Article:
“Ah! you think that you have the power to cease loving at a moment’s notice? You will find out your mistake, my child. In love there are no good-bys. I take your hand now, but not to say good-by; I feel that you are still mine—that you will be mine more than ever when you think—think—and pray.”

“Ah! You ask me to pray?”

“Pray—pray for me, child. I need the prayers of such as you, for I feel that my hour of deepest trial is drawing nigh. Do you fancy that I am the man to take back anything that I have written? Look at me, Phyllis; I tell you here that I will stand by everything that I have written. Whatever comes of it, the book remains. Even if I lose all that I have worked for,—even if I lose you,—I will still say ‘the book remains.’ I am ready to suffer for it. I say in all humility that I believe God will give me grace to die for it.”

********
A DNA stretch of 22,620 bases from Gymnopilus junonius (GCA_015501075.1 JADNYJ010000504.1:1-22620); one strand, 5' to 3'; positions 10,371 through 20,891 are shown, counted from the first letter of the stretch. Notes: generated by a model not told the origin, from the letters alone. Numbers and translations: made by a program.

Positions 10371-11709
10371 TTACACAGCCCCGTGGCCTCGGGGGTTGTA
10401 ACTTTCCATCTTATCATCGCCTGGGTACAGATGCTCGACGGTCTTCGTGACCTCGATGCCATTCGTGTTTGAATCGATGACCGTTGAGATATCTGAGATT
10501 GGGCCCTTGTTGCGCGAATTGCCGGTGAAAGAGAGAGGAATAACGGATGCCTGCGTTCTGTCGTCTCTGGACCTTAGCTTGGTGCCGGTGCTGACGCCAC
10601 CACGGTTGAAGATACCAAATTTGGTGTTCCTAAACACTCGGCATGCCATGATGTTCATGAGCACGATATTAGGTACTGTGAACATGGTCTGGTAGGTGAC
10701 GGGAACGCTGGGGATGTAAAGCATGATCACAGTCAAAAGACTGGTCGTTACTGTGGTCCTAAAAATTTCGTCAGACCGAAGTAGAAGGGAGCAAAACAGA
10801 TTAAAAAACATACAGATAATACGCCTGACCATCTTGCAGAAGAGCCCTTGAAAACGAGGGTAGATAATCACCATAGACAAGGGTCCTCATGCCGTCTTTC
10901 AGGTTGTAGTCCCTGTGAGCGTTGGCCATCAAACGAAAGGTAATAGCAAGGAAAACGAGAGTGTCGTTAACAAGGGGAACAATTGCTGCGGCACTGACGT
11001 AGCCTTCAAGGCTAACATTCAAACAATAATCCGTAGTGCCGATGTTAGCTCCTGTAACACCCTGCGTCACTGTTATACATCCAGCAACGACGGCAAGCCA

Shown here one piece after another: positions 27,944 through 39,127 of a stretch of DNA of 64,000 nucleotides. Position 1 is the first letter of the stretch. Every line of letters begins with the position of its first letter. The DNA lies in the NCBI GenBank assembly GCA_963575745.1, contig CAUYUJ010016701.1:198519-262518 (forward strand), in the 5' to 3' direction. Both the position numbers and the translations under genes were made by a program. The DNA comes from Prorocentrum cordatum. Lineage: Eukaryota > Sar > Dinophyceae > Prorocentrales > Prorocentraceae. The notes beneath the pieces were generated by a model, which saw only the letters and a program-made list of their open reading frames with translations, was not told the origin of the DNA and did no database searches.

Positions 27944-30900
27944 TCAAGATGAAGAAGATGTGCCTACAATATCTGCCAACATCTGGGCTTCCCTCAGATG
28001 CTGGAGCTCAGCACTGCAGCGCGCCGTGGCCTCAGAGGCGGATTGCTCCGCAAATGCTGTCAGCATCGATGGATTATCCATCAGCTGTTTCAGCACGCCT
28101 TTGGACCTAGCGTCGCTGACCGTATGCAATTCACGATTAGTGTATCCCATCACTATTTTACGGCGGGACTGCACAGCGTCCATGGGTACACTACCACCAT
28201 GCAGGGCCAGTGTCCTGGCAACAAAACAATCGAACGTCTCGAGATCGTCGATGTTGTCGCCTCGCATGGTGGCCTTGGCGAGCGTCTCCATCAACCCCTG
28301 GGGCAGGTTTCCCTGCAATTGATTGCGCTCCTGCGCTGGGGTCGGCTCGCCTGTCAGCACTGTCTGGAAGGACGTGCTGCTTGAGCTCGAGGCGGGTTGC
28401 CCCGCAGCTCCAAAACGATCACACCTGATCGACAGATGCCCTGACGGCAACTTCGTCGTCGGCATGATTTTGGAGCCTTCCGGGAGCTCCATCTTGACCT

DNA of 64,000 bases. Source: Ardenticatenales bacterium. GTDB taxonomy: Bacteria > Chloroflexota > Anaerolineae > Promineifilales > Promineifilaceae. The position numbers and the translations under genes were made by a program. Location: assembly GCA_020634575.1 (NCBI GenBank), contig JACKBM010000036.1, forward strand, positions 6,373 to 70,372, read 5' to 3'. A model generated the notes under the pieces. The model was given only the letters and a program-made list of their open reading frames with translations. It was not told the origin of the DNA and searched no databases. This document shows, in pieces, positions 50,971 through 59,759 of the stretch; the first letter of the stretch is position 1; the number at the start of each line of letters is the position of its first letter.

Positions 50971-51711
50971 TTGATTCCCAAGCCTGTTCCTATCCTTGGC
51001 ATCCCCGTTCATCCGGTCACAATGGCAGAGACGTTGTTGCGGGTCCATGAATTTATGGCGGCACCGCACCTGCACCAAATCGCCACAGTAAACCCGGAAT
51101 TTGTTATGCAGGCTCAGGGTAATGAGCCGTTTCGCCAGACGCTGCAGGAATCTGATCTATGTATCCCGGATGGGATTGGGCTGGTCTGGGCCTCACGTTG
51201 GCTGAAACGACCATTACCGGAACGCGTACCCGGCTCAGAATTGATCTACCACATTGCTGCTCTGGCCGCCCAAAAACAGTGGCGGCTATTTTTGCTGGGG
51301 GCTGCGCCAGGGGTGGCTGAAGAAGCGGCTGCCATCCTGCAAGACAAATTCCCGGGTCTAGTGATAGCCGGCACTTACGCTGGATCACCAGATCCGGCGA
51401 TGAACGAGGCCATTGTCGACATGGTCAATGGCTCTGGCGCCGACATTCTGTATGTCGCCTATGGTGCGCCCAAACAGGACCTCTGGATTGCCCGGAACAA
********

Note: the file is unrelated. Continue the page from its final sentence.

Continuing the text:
She had given him her hand. He was still holding it when he spoke his final sentence, looking, not into her face, but into a space beyond it. His eyes more than suggested the eyes of a martyr waiting undaunted for the lighting of the fagots. Suddenly he dropped her hand. He looked for a moment into her face. He saw that the tears were upon it. He turned and walked out of the room without a word.

No word came from her.

He knew that he had left her at exactly the right moment. She was undoubtedly annoyed by the publication of the book; but that was because she had read some reviews of it, and was, girl-like, under the impression that the murmur of the reviewers was the mighty voice that echoes round the world. He felt that she would think differently when his real persecution began. He looked forward with great hope to the result of his real persecution. She would never hold out against that. If the bishop would only take action at once and attempt to deprive him of his pastorate, there was nothing that he might not look for.